Nearly a billion people watched the live news feed as the 33 men slowly emerged, one by one, from the chamber that had held them 200 stories below the earth. It was October 2010, and for the previous 69 days much of the world had been captivated by the ongoing efforts to rescue these miners from the depths of the collapsed San José mine near Copiapo, Chile. Although there had been notes and video communications with the men after it was learned they were alive, no one could be certain that any of the men would make it out, and those awaiting their loved ones on the surface still knew little of what the men had endured together.
Five years later, we have a fuller picture of their suffering—the hunger, high temperatures, the fear of death—but also of the hope and camaraderie that existed within that darkness, that time of waiting. This lesser-seen story is one that is movingly captured in the new film The 33, directed by Patricia Riggen. Filmed on location in two Colombian mines and in the Atacama Desert in Chile, it depicts the struggles of the families above ground, but even more poignantly depicts the journey of the men who were trapped below, both by their circumstances and by their own failings.
The story at its core is one of hope, forgiveness and community, and so, although the entire world knows how it will end, it is these personal encounters and relationships that maintain the dramatic tension necessary to carry viewers through to the end. Their rescue depends on the tools and the persistence of those on the surface, but their true survival depends on their interactions in the mine: “If we can be good to each other, we might find a way out of here,” says one miner.
Depictions of the miners’ faith lives are plentiful in the film, but not overbearing. The men make the Sign of the Cross as they pass a statue of Our Lady when entering the mine; they pray together in stressful moments. But the film generally resists overly pious platitudes and avoids the use of faith purely as a narrative tool. The men in the mine are men of faith in real life, and so the film simply works to demonstrate this, with powerful results.
In one scene, the men have had no sign that they might be rescued and are down to the last of their food: a single can of tuna fish to be split 33 ways. Each is given a few spoonfuls of a watered-down mixture. As the final bites are taken, each man imagines the meal he wishes he had, the person he wishes was bringing it to him—all of them knowing that this may indeed be their last supper together, all of them still holding out hope that this suffering might be taken away. Then, in a moment reminiscent of “Sullivan’s Travels,” the men find a reason to laugh even in this desperate situation.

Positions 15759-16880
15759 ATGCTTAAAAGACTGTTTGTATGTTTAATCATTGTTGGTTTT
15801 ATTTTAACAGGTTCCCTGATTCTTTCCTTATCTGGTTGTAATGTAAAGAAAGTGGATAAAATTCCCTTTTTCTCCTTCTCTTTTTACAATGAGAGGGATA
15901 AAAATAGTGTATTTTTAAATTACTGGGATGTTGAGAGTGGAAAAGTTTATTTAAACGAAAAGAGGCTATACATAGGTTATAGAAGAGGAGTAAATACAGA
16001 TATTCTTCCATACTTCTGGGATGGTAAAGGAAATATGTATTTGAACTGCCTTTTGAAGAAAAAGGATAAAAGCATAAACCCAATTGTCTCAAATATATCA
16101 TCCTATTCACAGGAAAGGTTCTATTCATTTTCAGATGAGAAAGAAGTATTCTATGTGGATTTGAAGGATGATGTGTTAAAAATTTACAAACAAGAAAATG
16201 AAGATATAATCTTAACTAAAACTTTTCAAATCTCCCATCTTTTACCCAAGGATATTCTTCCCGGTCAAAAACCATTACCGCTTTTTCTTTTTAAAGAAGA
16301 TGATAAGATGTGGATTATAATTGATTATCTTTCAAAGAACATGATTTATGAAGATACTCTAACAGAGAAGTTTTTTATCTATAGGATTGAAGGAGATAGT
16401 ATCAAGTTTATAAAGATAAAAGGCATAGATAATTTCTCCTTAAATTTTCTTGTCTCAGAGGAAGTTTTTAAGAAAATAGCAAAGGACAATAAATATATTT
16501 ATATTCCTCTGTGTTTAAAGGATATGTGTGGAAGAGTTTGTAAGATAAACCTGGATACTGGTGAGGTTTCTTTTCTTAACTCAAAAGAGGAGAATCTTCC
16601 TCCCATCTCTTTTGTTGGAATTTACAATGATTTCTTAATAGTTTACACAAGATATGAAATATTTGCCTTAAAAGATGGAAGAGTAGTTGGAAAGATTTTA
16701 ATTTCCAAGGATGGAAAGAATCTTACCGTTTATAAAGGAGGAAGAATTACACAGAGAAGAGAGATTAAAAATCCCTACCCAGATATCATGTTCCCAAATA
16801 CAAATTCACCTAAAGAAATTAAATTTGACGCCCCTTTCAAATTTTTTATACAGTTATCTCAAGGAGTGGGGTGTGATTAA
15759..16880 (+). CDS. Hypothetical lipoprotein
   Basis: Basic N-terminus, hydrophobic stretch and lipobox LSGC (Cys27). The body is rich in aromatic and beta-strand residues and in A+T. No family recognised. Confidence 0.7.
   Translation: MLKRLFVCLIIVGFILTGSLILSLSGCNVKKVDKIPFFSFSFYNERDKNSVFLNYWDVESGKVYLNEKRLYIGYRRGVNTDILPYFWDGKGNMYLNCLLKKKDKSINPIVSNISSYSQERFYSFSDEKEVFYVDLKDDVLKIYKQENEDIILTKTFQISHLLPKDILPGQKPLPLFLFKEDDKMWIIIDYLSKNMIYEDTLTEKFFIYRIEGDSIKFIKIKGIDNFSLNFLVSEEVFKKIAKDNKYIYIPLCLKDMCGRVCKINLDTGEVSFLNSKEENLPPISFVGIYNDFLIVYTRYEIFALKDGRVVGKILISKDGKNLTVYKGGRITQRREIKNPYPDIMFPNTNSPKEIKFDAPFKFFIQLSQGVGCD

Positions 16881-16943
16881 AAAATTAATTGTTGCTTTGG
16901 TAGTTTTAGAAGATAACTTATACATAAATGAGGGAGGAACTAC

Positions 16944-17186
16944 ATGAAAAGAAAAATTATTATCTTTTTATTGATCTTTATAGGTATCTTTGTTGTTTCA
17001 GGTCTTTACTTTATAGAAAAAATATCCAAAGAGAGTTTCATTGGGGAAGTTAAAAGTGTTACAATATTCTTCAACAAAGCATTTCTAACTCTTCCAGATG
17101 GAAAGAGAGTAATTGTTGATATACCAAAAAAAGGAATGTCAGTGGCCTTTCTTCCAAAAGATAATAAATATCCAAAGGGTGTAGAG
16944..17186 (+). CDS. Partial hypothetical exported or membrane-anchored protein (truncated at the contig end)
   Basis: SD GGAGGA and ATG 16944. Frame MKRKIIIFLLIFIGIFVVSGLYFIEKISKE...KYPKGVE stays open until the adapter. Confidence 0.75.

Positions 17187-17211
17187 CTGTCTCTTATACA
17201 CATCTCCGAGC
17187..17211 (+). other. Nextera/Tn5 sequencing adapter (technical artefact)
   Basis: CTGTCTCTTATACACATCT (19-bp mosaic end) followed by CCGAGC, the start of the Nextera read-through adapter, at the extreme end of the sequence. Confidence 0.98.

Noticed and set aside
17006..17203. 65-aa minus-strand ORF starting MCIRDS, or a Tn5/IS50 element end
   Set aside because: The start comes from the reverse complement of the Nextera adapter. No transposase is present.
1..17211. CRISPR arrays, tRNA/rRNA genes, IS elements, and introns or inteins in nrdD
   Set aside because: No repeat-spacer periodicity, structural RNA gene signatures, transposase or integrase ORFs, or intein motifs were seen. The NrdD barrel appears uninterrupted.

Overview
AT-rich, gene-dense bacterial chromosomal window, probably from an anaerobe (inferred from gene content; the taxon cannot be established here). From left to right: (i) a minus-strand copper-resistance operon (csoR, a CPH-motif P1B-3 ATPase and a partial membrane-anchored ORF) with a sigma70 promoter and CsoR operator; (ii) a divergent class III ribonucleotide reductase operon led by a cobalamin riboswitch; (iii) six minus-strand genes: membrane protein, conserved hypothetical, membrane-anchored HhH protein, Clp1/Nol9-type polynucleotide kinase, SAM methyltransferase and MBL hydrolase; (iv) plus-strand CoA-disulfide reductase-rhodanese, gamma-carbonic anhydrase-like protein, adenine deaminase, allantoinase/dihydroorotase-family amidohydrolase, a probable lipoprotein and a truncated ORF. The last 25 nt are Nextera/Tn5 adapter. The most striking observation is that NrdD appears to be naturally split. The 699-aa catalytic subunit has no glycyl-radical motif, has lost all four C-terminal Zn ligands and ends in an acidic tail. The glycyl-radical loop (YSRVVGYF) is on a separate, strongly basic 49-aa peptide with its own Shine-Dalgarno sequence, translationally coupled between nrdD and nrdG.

No individual or corporation was ever held accountable for the collapse of the mine, and the men have since returned to their regular routines—for the most part. In October, on the fifth anniversary of their rescue, the 33 traveled to Rome and were greeted and blessed by Pope Francis during a general audience. The men presented him with a miner helmet covered in signatures. “I think any one of them could share with us what the meaning of hope really is,” Pope Francis said during the audience. “Thank you for having hope in God.”
In a strange way, the film is a perfect one to watch as the Advent season begins. In one of the film’s final scenes, the last man to leave the mine pauses in the darkness before he climbs into the cage that will carry him out. He takes a moment to consider a message the men have carved into the wall of the mine: “God was with us.” Even as the mine collapsed around them. Even in those darkest moments. Even as they fought and starved and prayed and forgave one another.
It is a sentiment that Pope Francis echoed in another papal audience, reminding us that, wherever we go, Christ is always there first: “When we arrive, he is there waiting,” Francis said. Of course, this is not always easy to remember, and even when we know it, often difficult to recognize.
In trying times, it is not always easy to feel or find God’s presence. Jesus’ own disciples struggled to recognize the risen Jesus: On the road to Emmaus, Jesus arrives in the midst of daily life and walks alongside the disciples as they are “conversing and debating.” He stays with them and urges them forward, even though they cannot yet understand. His presence on that road reminds us that, all too often, that which we are searching for is beside us all along. If only we could recognize that burning in our hearts for what it is and follow it.